Etymology
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Tuesday (n.)

third day of the week, Old English tiwesdæg, from Tiwes, genitive of Tiw "Tiu," from Proto-Germanic *Tiwaz "god of the sky," the original supreme deity of ancient Germanic mythology, differentiated specifically as Tiu, ancient Germanic god of war, from PIE *deiwos "god," from root *dyeu- "to shine," in derivatives "sky, heaven, god." Cognate with Old Frisian tiesdei, Old Norse tysdagr, Swedish tisdag, Old High German ziestag.

The day name (second element dæg, see day) is a translation of Latin dies Martis (source of Italian martedi, French Mardi) "Day of Mars," from the Roman god of war, who was identified with Germanic Tiw (though etymologically Tiw is related to Zeus), itself a loan-translation of Greek Areos hēmera. In cognate German Dienstag and Dutch Dinsdag, the first element would appear to be Germanic ding, þing "public assembly," but it is now thought to be from Thinxus, one of the names of the war-god in Latin inscriptions.

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mercury (n.)

silver-white fluid metallic element, late 14c., from Medieval Latin mercurius, from Latin Mercurius (see Mercury). Prepared in ancient times from cinnabar, it was one of the seven metals (bodies terrestrial) known to the ancients, which were coupled in astrology and alchemy with the seven known heavenly bodies. This one probably was associated with the planet for its mobility. The others were Sun/gold, Moon/silver, Mars/iron, Saturn/lead, Jupiter/tin, Venus/copper.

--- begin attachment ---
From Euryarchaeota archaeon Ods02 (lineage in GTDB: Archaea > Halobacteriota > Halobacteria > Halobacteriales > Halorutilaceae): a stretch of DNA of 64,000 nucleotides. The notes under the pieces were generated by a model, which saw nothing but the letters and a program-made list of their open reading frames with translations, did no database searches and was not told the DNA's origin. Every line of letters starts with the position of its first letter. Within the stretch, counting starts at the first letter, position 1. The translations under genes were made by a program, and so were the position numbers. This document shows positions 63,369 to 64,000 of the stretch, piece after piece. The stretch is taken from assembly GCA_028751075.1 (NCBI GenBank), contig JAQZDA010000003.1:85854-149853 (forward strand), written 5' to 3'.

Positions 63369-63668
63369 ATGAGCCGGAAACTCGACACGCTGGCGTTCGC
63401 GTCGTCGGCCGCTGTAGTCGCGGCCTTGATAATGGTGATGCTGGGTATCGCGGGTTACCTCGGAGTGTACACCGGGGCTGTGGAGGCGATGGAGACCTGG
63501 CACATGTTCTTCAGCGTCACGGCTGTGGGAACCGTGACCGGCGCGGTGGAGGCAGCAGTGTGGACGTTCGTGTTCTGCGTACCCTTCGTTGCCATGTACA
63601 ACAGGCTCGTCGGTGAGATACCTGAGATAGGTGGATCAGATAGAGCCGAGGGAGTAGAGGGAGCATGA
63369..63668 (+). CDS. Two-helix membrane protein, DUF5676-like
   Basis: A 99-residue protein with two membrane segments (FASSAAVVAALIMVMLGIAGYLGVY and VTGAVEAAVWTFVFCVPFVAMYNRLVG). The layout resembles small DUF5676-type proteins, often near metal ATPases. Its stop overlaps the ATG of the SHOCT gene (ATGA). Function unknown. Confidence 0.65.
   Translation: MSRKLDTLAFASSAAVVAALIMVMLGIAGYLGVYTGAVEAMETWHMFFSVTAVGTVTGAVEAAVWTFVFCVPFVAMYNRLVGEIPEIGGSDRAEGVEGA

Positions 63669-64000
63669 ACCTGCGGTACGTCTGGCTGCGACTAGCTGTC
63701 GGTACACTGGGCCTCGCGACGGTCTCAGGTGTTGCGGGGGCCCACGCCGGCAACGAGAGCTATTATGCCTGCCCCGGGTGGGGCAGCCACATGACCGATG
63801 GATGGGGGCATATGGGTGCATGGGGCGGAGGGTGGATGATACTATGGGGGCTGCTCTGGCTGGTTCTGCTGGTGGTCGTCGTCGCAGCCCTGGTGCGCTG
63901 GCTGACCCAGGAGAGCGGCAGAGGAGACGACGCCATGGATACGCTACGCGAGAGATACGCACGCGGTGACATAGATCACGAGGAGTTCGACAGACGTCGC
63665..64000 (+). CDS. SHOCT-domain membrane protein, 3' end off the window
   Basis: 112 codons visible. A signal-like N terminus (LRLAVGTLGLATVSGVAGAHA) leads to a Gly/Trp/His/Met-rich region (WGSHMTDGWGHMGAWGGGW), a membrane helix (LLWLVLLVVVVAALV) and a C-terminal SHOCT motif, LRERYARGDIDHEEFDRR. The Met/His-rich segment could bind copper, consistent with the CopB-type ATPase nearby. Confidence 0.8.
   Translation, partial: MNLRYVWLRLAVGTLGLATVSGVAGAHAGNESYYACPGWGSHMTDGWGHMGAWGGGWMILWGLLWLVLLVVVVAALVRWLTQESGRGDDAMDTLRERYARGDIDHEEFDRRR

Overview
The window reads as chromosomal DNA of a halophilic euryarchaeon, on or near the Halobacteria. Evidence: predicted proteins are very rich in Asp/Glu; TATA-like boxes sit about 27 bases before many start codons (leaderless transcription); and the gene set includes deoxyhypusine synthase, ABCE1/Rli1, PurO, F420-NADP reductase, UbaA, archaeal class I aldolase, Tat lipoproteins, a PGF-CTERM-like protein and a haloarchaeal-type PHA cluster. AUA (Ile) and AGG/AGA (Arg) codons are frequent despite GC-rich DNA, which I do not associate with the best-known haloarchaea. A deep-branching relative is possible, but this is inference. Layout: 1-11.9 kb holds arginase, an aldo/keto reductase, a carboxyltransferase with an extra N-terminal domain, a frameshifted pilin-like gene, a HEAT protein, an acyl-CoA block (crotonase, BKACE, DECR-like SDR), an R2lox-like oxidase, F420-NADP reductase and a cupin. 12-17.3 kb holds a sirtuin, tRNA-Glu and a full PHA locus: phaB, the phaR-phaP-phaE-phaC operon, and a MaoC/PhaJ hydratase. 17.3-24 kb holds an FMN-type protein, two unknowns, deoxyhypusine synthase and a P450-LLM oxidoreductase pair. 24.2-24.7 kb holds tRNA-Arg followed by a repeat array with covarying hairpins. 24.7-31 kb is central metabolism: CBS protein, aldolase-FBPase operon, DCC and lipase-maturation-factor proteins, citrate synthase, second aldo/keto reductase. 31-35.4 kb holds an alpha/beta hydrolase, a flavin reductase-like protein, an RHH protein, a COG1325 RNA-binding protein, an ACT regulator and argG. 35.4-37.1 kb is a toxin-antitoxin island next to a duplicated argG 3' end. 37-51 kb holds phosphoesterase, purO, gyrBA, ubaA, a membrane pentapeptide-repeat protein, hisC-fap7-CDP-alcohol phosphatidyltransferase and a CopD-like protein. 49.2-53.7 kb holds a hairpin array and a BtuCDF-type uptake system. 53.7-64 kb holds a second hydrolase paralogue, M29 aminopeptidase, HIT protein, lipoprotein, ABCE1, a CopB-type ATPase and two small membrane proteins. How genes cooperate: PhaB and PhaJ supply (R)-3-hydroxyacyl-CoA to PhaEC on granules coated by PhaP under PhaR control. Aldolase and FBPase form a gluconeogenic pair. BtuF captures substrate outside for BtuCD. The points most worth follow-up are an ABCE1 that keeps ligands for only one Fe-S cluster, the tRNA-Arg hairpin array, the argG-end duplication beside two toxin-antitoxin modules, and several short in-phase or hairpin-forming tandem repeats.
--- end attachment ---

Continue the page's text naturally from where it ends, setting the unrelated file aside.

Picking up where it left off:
The Greek name for it was hydrargyros "liquid silver," which gives the element its symbol, Hg. Compare quicksilver, which is its popular name. It has a freezing point of -39° C. The use of the word in reference to temperature or state of the atmosphere (by 1756) is from its use in thermometers and barometers.

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phobia (n.)

"irrational fear, horror, or aversion; fear of an imaginary evil or undue fear of a real one," 1786, perhaps based on a similar use in French, abstracted from compounds in -phobia, the word-forming element from Greek phobos "fear, panic fear, terror, outward show of fear; object of fear or terror," originally "flight" (still the only sense in Homer), but it became the common word for "fear" via the notion of "panic flight" (compare phobein "put to flight; frighten"), from PIE root *bhegw- "to run" (source also of Lithuanian bėgu, bėgti "to flee;" Old Church Slavonic begu "flight," bezati "to flee, run;" Old Norse bekkr "a stream").

The psychological sense of "an abnormal or irrational fear" is attested by 1895. Hence also Phobos as the name of the inner satellite of Mars (discovered 1877) and named for Phobos, the personification of fear, in mythology a companion of Ares.

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